How important would you say your crew were to the overall success of the project?
For most of the shoot I really felt that the whole crew and cast and locals who helped out were totally dedicated to making the film the absolute best it could be. Remember my story about making Things? This was a totally different experience. Itís great to have that support and that pressure to do your own best work. For the people who made the film we also had probably an equal number of people quit the movie both before and during the shoot for many reasons many of which had nothing to do with the actual shoot process. It was a war; you replace the empty positions and keep advancing. Damn the torpedoes full speed ahead. I do miss the close relationship we all had living and working in the same place for a month on this one; Iíve never hugged so many people Iíve had on a crew before. If Iíd know that going in I would have made sure we had more women in the cast and on the crew. Note to self....more women....

There has been a little talk of a sequel, are you waiting to see how the film performs in the US or are you already at work on an idea?
Right after last years Cannes film festival American Worldís Chief Mark Lester (yes thatís the director Mark L Lester not the Oliver child actor Mark Lester) asked us to do a sequel. I was stunned at the time because we were still finishing this one. He said other people would rip the movie off so we should do it first while we could get the cast back etc. Since then some other talk of a sequel from other sources has taken place and I have given it some thought. Iíd love to go there in the winter when the lake is really empty and shoot. The plot could be about ghosts appearing again and they drain the lake to see if anything is under it. At Rushford Lake itself there are still remnants of trees on the bottom and foundations of some buildings and itís a strange alien like landscape with the water gone. I thought about using some of that in this first film but decided against it. Iíd say more but it would really ruin things for people who havenít seen this one. For now though I want to make another film first and then weíll see. Itís usually better to let other people make the sequels, letís face it they usually suck.

A ghost reveals itself in the
independent horror film Ghost Lake.

Would you say that Ghost Lake is the first film you can truly call your own so to speak as you had a lot of control over it?
First in a long time and we had more overall time to finish this one than any other film Iíve done. Creativity canít really be forced and films in particular have to come rushing out of you without pause. Itís great to have the juices flowing but thereís no time to think twiceĖfrequently not needed if you trust your gut instinct and experience. But the rule of FAST< CHEAP < GOOD, you can have any two but never three. Itís an important rule. On this film I had 6 months to think about the edit and to do the music score and we edited. Youíre luck to get 6 weeks to edit a film these days and composers usually have 6 weeks at most even on big studio features.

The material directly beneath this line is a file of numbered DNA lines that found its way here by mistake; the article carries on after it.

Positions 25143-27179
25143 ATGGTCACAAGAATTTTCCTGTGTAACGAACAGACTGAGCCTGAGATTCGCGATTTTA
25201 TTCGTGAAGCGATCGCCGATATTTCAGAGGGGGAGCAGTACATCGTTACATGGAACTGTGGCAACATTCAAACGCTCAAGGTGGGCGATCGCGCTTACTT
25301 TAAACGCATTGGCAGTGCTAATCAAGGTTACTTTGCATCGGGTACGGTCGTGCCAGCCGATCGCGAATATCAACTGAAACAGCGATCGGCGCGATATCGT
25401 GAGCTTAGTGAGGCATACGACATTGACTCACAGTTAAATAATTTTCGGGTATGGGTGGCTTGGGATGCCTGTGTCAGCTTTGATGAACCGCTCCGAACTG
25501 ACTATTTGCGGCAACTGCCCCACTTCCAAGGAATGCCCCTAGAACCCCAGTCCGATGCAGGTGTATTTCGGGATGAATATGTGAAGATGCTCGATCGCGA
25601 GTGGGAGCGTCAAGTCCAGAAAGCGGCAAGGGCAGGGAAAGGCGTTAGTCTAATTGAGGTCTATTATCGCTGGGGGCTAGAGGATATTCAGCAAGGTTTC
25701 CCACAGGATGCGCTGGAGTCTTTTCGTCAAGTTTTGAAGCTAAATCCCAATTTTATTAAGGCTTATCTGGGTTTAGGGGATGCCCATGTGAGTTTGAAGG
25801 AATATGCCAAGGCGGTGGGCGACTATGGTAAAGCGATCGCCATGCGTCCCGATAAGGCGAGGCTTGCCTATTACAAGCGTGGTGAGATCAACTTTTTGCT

You also scored the film, which composers influenced your work?
The great Jerry Goldsmith is one of the people whose work in film inspired me to try to work in film as a filmmaker, but strangely he had almost nothing to do with the type of music I did in this film. Two French composers actually Camille Saint Saens and George Auric were influences as was Bernard Herrmann. I really tried to use melody as a chief element of this score. Each scene would have a melody of its own and the whole would be unified by instrumentation and key signatures more than character themes. Thereís a song in the film that plays against action, Iíve never done that before myself and itís not done that often in films in general.

You edited the film too, why did you decide to use split screen? It worked really well.
Co Edited with Jonathan Ammon who has worked with me on the last two films. While shooting I just knew I wanted to use multiple imagesĖperhaps because we are dealing with ghosts so those ghostly dissolves etcĖ thatís with hindsight that I think of that now, it was just instinct then. I hadnít seen split screens used much latelyĖthough in the year since making the film Iíve seen them used more and more. Iím not trying to be trendy, actually just the opposite. The best split screen movie to me is THE BOSTON STRANGLER so that was my inspiration. As we dealt with a long film and bringing it down in length we could show twice as much with split screens by putting people in two places at once. Also we used them to show passage of time, counterpoint, context, suspense, scope, all these things could be increased with split screens. Jonathan did the actual programming to do the splits and we worked those out together, it takes a lot of time and imagination to make them work so he had a large hand in executing them and as we went weíd come up at the same time with areas to do splits. Thatís the way it is in film you get in sync with actors and crew and they and you just know what should be done nextĖthatís collaboration at its best.